Molecular mechanisms of primary and secondary mucosal immunity using avian infectious bronchitis virus as a model system.

Department of Biology and Microbiology, South Dakota State University, Brookings, SD 57007, USA.
Veterinary Immunology and Immunopathology (Impact Factor: 1.88). 03/2008; 121(3-4):332-43. DOI: 10.1016/j.vetimm.2007.09.016
Source: PubMed

ABSTRACT Although mucosal immune responses are critical for protection of hosts from clinical illness and even mortality caused by mucosal pathogens, the molecular mechanism of mucosal immunity, which is independent of systemic immunity, remains elusive. To explore the mechanistic basis of mucosal protective immunity, gene transcriptional profiling in mucosal tissues was evaluated after the primary and secondary immunization of animals with an attenuated avian infectious bronchitis virus (IBV), a prototype of Coronavirus and a well-characterized mucosal pathogen. Results showed that a number of innate immune factors including toll-like receptors (TLRs), retinoic-acid-inducible gene-1 (RIG-1), type I interferons (IFNs), complements, and interleukin-1 beta (IL-1beta) were activated locally after the primary immunization. This was accompanied or immediately followed by a potent Th1 adaptive immunity as evidenced by the activation of T-cell signaling molecules, surface markers, and effector molecules. A strong humoral immune response as supported by the significantly up-regulated immunoglobulin (Ig) gamma chain was observed in the absence of innate, Th1 adaptive immunity, or IgA up-regulation after the secondary immunization, indicating that the local memory response is dominated by IgG. Overall, the results provided the first detailed kinetics on the molecular basis underlying the development of primary and secondary mucosal immunity. The key molecular signatures identified may provide new opportunities for improved prophylactic and therapeutic strategies to combat mucosal infections.

  • [Show abstract] [Hide abstract]
    ABSTRACT: Abstract The antibody and cellular immune responses against infectious bronchitis virus (IBV) were evaluated at mucosal sites of chickens after immunization with various doses of an attenuated vaccine at 1 day of age. The correlation of these immune responses with protection of tracheal tissues was evaluated after experimental infection of these birds. Significantly reduced tracheal pathologic effects, measured according to ciliostasis and histology lesions, and reduced viral load were observed only in the full-dose vaccinated group at 5 days post-infection (dpi), while incomplete protection was observed for the subdose vaccinated groups. Moreover, birds of vaccinated groups, especially with full dose, developed higher levels of lachrymal IBV-specific IgG and IgA and increased the expression of cell-mediated immunity (CMI) genes, such as gamma interferon (IFNγ), CD8+ T cell marker, and granzyme homolog A more rapidly. In addition, these humoral and cellular immune responses evaluated at mucosal sites correlated significantly with tracheal protection against homologous IBV challenge in a vaccine dose-dependent manner. The results indicate that IgG, IgA and CD8+ T cell responses developed at mucosal sites after IBV vaccination of day-old chicks, could be taken as good correlates of protection against this virus.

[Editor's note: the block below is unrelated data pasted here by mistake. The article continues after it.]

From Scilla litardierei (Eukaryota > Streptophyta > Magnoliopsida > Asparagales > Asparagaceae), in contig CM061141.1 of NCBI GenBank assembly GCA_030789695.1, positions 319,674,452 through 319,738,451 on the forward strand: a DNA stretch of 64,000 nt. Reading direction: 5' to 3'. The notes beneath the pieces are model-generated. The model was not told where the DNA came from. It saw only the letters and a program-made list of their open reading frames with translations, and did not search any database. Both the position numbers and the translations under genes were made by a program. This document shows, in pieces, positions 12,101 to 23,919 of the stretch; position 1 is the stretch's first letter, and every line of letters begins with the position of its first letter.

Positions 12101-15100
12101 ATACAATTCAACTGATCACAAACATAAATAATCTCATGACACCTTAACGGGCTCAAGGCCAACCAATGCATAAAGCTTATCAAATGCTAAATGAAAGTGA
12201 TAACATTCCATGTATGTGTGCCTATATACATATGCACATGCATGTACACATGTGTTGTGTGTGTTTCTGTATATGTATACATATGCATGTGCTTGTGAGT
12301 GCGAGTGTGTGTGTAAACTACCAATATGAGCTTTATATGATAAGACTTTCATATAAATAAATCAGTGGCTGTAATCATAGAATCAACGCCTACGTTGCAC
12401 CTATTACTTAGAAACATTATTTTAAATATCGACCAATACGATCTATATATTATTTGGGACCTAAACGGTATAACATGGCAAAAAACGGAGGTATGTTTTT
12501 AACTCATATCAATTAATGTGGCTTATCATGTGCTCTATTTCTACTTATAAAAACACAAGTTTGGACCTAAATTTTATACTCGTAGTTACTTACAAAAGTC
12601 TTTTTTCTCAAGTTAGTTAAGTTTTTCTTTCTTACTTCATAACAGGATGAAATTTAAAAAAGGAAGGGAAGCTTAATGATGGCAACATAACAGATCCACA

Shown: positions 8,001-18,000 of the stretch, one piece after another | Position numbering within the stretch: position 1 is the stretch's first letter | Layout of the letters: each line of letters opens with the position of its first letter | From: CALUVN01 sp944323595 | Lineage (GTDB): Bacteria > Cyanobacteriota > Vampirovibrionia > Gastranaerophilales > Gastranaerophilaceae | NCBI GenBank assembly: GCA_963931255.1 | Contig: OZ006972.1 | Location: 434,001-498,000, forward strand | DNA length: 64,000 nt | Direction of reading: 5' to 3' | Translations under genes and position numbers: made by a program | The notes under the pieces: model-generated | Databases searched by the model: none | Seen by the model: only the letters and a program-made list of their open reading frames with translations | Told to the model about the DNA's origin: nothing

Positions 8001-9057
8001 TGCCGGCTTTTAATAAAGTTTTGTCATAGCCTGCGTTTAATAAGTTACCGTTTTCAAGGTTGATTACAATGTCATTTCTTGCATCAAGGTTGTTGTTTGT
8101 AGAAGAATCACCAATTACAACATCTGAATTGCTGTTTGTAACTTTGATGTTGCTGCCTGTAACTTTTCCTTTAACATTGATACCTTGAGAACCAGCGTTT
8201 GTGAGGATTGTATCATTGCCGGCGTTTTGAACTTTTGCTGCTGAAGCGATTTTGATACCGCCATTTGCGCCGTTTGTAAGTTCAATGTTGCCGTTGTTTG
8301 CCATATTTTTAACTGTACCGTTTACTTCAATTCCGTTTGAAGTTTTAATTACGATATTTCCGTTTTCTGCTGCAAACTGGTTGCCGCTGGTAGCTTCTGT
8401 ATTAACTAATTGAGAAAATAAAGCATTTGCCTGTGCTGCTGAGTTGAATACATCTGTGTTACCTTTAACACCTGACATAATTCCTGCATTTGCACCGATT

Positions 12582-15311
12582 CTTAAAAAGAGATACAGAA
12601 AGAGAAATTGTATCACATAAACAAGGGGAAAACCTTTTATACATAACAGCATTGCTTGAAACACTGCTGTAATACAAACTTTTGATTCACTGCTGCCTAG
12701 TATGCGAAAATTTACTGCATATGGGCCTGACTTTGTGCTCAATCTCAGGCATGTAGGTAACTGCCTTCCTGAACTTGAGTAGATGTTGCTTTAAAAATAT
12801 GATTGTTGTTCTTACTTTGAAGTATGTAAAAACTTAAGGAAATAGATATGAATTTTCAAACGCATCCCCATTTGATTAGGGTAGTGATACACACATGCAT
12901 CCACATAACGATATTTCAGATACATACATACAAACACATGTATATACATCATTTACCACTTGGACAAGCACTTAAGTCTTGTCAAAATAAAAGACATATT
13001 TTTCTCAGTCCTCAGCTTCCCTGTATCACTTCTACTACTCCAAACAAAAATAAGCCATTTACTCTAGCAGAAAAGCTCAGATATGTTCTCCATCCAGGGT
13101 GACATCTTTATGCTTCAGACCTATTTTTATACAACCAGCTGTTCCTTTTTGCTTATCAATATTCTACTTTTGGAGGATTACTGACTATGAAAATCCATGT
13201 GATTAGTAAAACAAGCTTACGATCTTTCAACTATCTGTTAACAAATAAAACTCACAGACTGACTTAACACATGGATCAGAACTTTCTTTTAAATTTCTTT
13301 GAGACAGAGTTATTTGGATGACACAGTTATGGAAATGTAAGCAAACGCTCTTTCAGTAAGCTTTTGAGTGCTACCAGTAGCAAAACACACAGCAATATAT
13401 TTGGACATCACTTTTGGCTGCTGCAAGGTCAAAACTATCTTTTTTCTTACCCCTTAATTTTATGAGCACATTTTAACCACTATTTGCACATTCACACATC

Viral immunology 07/2013; · 1.78 Impact Factor
  • [Show abstract] [Hide abstract]
    ABSTRACT: Infectious bronchitis virus (IBV) replicates in the epithelial cells of trachea and lungs of chicken, however the mechanism of generation of innate immune response against IBV infection in these tissues has not been fully characterized. Our objective was to study innate responses induced early following IBV infection in chickens. Initiation of the transcription of selected innate immune genes such as TLR3, TLR7, MyD88, IL-1β and IFN-β, as well as recruitment of macrophages, were evident following an initial down regulation of some of the observed genes (TLR3, IL-1β, and IFN-γ) in trachea and lung. This initial down-regulation followed by the induction of innate immune response to IBV infection appears to be inadequate for the control of IBV genome accumulation and consequent histopathological changes in these tissues. Potential induction of innate immunity before infection occurs may be necessary to reduce the consequences since vaccine induced immunity is slow to develop.
    Virology 01/2014; s 450–451:114–121. · 3.35 Impact Factor
  • [Show abstract] [Hide abstract]
    ABSTRACT: We have previously reported that inhibition of phosphatidylinositol 3-kinase (PI3K) reduces porcine reproductive and respiratory syndrome (PRRSV) replication. Here, we further investigate the mechanism by which PI3K inhibition affects virus replication and the role of Akt1 kinase in virus replication. We found that PI3K inhibition reduced viral gene transcription by approximately 1.5-fold. Accordingly, viral protein synthesis was significantly reduced by PI3K inhibition. Interestingly, cells overexpressing the dominant negative mutant Akt1 exhibited a significant reduction in viral gene transcription compared to cells overexpressing the constitutively active Akt1. Viral protein synthesis was also enhanced in cells overexpressing the constitutively active Akt1. Overall, our data show that both PI3K and Akt1 play a role in viral gene expression, leading to an increase in virus replication.
    Archives of Virology 02/2014; · 2.03 Impact Factor